2. As with Monica, most people in my neck of the woods do not start discussing ID until after IQ falls below 70, however, this year I have had many conversations about the ability of students who score very low cognitively being able to function in classrooms with students who are much higher than they are - pull out or not. I am fortunate enough to work in a district that offers many options to support the diverse caseload we have.

  3. In our district, we have one life-skills program where all scores must be in the 50s, but those students are often difficult to come by in a public school environment (and when I do come by them, I get totally angry that someone didn't find this get and get them placed for their needs sooner). Otherwise, we are able to service ID students in 15:1 classrooms, community based programs, or outside agency placements, depending on their level of need.

    Erika, I also struggle with those 70s standard score kids and that we need more to meet their diverse needs. When they're low functioning like that and don't respond to interventions, it's hard to tease out whether their LD or ID (though it seems like with your district's guidelines, it would be LD). We have students with those profiles in both Integrated Co-Teaching programs (as we do not have a Resource Room pull-out program in my building) or 15:1. However, kids like that are going to struggle once they get into HS and beyond, if they can make it that far given the fact that they've probably been retained a few times and are highly stressed academically due to their deficits. We have trouble with how to best serve them. I'm lucky in that my district does offer a variety of quasi-vocational programs for 15:1 level students, including theatre tech, hospitality, horticulture, automotive tech, etc. These programs often pair with businesses in the community like Wegmans to provide jobs after high school. It's hard to admit that 70s level kids may not be capable of college, but sometimes meeting them where they're at and teaching them something practical and useful is much more important.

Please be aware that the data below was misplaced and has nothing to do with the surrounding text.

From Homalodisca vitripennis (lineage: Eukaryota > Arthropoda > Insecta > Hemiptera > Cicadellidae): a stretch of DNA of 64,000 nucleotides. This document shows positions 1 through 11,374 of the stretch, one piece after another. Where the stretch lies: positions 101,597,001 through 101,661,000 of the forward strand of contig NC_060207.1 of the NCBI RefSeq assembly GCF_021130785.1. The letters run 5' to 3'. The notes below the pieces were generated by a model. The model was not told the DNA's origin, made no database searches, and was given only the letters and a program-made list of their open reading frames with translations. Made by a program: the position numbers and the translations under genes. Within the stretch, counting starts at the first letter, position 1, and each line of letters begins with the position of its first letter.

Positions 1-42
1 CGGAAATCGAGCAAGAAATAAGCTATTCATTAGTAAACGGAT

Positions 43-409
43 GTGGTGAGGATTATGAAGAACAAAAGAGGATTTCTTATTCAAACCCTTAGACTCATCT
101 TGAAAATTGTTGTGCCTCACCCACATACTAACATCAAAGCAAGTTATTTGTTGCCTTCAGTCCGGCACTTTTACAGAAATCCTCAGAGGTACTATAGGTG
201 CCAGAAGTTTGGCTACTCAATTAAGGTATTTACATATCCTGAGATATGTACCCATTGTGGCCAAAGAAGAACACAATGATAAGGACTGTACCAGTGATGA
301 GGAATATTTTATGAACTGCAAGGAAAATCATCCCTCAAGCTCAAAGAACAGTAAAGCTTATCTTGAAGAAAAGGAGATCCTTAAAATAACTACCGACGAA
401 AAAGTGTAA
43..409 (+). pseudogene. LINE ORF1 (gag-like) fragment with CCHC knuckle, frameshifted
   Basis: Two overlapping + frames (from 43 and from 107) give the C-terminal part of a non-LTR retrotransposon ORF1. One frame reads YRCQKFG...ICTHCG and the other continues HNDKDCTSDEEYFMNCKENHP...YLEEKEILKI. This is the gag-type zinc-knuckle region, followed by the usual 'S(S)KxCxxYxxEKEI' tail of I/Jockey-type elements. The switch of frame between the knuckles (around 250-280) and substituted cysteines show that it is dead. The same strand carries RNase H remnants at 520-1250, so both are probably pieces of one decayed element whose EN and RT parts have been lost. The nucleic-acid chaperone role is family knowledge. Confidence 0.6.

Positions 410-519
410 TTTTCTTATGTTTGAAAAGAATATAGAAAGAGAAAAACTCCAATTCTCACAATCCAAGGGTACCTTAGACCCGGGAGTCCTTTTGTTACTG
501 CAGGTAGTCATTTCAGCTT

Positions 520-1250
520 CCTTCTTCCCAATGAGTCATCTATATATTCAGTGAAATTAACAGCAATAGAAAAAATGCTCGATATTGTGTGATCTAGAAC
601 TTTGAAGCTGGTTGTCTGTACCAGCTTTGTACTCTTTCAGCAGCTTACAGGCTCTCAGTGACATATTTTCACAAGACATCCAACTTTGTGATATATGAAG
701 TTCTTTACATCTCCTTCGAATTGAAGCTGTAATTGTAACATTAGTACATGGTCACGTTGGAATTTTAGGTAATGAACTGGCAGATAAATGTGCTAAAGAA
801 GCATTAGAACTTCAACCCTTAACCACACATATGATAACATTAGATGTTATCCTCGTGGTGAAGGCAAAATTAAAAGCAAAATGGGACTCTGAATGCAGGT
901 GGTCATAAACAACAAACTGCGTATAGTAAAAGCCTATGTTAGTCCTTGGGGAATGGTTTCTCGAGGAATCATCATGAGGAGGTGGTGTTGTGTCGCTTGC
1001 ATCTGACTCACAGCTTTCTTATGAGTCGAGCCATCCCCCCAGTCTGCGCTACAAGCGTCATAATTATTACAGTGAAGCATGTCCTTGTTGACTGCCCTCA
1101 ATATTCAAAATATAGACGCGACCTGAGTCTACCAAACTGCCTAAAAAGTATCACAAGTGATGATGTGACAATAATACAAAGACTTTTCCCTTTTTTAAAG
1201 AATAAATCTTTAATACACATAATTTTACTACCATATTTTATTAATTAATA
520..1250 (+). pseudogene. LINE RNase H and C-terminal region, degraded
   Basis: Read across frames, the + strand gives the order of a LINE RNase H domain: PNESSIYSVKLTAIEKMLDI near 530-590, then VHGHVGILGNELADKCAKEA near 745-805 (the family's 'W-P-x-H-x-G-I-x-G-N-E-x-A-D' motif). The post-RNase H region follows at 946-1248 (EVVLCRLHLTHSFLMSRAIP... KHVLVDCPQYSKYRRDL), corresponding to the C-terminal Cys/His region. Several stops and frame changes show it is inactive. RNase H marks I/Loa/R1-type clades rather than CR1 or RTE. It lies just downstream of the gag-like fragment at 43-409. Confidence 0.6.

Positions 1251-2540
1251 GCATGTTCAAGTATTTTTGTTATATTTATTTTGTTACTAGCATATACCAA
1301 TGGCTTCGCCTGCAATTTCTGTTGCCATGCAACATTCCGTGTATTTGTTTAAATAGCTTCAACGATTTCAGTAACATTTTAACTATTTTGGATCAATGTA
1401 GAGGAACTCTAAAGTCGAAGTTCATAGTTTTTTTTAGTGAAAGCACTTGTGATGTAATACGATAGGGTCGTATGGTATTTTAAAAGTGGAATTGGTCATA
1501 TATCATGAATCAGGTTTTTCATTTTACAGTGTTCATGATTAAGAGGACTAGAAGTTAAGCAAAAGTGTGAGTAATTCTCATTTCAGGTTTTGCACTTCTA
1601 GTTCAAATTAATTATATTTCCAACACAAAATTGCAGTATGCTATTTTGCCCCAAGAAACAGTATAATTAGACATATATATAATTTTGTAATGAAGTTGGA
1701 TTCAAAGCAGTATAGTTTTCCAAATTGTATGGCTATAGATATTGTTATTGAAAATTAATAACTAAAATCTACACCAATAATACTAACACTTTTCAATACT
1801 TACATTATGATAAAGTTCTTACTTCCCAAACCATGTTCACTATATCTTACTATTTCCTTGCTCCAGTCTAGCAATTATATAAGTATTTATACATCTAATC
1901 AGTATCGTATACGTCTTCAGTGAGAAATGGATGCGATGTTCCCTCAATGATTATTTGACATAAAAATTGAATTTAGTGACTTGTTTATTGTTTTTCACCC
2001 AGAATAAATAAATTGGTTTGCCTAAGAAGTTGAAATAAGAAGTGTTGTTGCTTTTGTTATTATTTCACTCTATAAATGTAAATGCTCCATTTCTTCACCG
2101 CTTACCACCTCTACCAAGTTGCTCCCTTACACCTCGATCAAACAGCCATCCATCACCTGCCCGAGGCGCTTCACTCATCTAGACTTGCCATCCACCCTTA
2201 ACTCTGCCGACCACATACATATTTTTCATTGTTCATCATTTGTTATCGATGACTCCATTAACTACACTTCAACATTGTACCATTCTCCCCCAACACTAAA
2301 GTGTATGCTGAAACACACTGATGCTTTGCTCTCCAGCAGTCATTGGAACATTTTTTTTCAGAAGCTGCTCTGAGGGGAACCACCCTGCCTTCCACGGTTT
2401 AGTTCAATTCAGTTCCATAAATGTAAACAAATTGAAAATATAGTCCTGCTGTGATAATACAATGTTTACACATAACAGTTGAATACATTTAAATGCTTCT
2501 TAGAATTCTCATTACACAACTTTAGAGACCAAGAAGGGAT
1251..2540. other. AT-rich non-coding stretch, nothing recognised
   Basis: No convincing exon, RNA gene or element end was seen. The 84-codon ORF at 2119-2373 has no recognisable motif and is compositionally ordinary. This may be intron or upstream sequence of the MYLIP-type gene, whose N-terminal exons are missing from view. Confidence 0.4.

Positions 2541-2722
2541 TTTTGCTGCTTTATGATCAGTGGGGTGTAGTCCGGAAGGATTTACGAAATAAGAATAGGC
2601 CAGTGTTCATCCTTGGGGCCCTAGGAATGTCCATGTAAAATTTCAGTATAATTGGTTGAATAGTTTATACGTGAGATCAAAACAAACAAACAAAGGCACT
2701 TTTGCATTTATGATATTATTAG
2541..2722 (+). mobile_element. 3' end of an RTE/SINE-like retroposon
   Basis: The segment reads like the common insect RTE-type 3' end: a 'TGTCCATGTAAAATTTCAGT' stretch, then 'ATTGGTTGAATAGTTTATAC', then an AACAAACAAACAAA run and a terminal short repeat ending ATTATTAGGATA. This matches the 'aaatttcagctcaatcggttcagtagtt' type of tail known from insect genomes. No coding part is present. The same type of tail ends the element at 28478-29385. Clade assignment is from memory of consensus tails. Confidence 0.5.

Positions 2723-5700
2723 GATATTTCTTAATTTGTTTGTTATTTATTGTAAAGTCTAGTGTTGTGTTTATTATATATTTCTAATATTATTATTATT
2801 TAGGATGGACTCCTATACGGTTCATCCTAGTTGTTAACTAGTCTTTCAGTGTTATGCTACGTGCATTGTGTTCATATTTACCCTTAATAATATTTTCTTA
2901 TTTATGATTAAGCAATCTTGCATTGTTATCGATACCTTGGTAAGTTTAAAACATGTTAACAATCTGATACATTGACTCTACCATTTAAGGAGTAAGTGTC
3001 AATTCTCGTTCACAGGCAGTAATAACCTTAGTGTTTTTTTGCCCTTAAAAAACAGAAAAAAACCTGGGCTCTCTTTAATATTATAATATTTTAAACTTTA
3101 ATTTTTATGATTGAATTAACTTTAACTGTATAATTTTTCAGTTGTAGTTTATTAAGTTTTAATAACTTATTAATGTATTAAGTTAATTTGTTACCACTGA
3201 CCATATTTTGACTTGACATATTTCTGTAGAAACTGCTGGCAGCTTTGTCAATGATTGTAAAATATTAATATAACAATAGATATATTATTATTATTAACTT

4. Thanks once again for all of your help! The students in my class really seemed to enjoy the real-life examples and I think it illustrated my "individual differences" point well. :)

  5. Quite glad to be of service!!